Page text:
From The Sports Network
Philadelphia, PA (Sports Network) - Fencing has the prized distinction of being an original event at the first modern Olympics in Athens back in 1896, and the sport has been a staple at the Summer Games ever since.
Fencing was a competition for men only until 1924, when women's fencing events were added for the Paris Games.
Individual and team events are contested in one-day, single-elimination tournaments in three separate fencing disciplines: foil, epee and sabre. In Beijing, all of the team events besides men's foil and women's epee will be held.
The object of a fencing bout is to outscore your opponent with your weapon. Matches are usually to 15 points (in elimination play) or five points (preliminary).
The foil is about 35 inches in length and weighs less than one pound. To score a point in foil competition, one must land his/her blade within the torso of the body - from the shoulders to the groin, front and back.
The epee is similar to the foil in length, but the sword is much heavier and has a guard to protect the hand. To score a point in epee competition, one has to touch his/her blade anywhere on the opponent's body.
The sabre is similar to the foil in length and weight. However, one of the differences is it's used as a thrusting weapon along with a cutting one. The scoring area is from the bend of the hips to the top of the head.
France is the all-time leader in Olympic fencing medals with 111, but Italy leads the list with 43 golds and is second with 106 medals overall. Hungary is third with 84 total medals, while the United States is seventh on the list with 20.
Four years ago in Athens, Italy led with seven medals, followed by France with six and Russia with four. China also did well in fencing at the Athens Games, picking up three silver medals.
The U.S. won two medals in 2004, as Mariel Zagunis won gold in the women's sabre and Sada Jacobson took bronze in the same event. Zagunis was the first American fencer to win Olympic gold in 100 years and she was also the first- ever woman fencer from the U.S. to take the gold.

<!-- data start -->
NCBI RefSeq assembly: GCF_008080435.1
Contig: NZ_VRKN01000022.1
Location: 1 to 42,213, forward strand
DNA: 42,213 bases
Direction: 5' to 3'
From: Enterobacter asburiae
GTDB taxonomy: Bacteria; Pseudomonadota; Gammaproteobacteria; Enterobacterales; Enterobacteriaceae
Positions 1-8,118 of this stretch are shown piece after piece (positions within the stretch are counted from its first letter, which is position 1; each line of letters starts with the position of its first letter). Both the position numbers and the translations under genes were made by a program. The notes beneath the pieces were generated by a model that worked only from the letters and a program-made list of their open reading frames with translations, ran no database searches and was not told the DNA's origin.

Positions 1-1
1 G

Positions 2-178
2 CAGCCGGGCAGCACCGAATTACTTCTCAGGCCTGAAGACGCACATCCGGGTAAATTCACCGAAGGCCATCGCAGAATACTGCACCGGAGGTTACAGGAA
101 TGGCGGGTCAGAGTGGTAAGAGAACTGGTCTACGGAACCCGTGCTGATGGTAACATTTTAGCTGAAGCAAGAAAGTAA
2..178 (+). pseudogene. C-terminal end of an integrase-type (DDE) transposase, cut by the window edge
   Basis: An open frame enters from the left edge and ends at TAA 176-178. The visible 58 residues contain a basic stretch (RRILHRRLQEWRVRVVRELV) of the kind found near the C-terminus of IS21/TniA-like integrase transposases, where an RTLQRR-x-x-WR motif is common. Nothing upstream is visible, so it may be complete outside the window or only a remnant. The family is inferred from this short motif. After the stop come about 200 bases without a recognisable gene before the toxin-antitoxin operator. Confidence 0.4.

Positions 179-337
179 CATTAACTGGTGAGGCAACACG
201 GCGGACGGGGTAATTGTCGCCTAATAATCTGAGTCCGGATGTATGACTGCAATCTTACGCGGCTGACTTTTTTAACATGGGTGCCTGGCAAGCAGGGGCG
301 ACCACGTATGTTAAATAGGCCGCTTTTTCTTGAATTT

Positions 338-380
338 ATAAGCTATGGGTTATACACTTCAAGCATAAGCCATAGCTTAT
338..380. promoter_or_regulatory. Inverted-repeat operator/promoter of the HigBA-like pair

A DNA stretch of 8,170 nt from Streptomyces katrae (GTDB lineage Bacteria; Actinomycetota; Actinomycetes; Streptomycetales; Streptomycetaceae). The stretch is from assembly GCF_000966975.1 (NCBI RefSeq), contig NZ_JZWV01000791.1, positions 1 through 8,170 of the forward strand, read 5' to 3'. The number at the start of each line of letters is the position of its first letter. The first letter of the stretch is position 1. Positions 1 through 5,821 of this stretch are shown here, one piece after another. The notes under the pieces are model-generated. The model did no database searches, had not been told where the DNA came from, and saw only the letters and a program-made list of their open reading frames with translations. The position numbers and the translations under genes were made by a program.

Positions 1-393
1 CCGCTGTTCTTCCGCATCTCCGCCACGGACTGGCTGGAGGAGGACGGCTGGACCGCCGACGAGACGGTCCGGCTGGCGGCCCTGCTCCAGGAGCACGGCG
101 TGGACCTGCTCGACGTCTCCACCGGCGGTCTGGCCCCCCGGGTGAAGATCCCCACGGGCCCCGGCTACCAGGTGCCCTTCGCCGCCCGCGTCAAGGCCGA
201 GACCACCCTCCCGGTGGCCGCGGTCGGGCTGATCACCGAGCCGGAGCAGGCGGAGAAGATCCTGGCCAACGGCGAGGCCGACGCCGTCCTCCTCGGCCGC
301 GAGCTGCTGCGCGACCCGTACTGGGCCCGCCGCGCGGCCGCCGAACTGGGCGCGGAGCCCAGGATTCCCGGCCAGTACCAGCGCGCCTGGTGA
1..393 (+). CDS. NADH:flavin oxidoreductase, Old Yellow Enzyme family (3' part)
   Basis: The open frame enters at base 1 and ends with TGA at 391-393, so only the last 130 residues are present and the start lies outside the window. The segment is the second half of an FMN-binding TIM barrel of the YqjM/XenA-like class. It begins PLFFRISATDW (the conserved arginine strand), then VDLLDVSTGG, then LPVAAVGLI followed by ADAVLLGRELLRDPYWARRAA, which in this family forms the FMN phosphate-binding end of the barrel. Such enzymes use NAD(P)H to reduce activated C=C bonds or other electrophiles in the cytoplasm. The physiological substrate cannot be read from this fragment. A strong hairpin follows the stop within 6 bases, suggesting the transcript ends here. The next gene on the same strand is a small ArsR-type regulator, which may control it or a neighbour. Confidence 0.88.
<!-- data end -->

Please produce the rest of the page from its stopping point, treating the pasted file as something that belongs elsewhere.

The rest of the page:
Zagunis and Jacobson will be in Beijing and 18-year-old Becca Ward will make her Olympic debut. Ward won the 2006 world championship in women's sabre, defeating Zagunis en route to the title. Ward has also won six World Cup events, three Grand Prix events and two Pan American Championships in her brief career.
Keeth Smart will make an appearance in the sabre competition at his third straight Olympic Games for the U.S., but will be trying for his first medal. Smart was the first-ever American to be named the top-ranked male sabre fencer internationally when he held that distinction in 2003. Smart's younger sister, Erinn, will compete for the U.S in the foil competition.
A pair of Italian women fencers will try to accomplish impressive feats in Beijing. Giovanna Trillini, a seven-time Olympic medalist, can become the most decorated women fencer of all-time if she manages to add one more medal to heir haul this Summer.
Countrywoman Valentina Vezzali, who won gold in foil at the Athens Games, is aiming for her an individual gold medal at her third straight Olympics. Overall, Vezzali has five Olympic medals (four gold, one silver) and 10 gold medals at the World Fencing championships.
China's Wang Lee won a silver medal in men's epee in Athens and is one of the favorites to take gold in Beijing. Compatriot Xue Tan won silver in the women's sabre in 2004 and was the runner-up at the event at last yera's world championships.
Fencing competition will be held at the Fencing Hall in the National Convention Center from August 9-17.
07/22 15:26:02 ET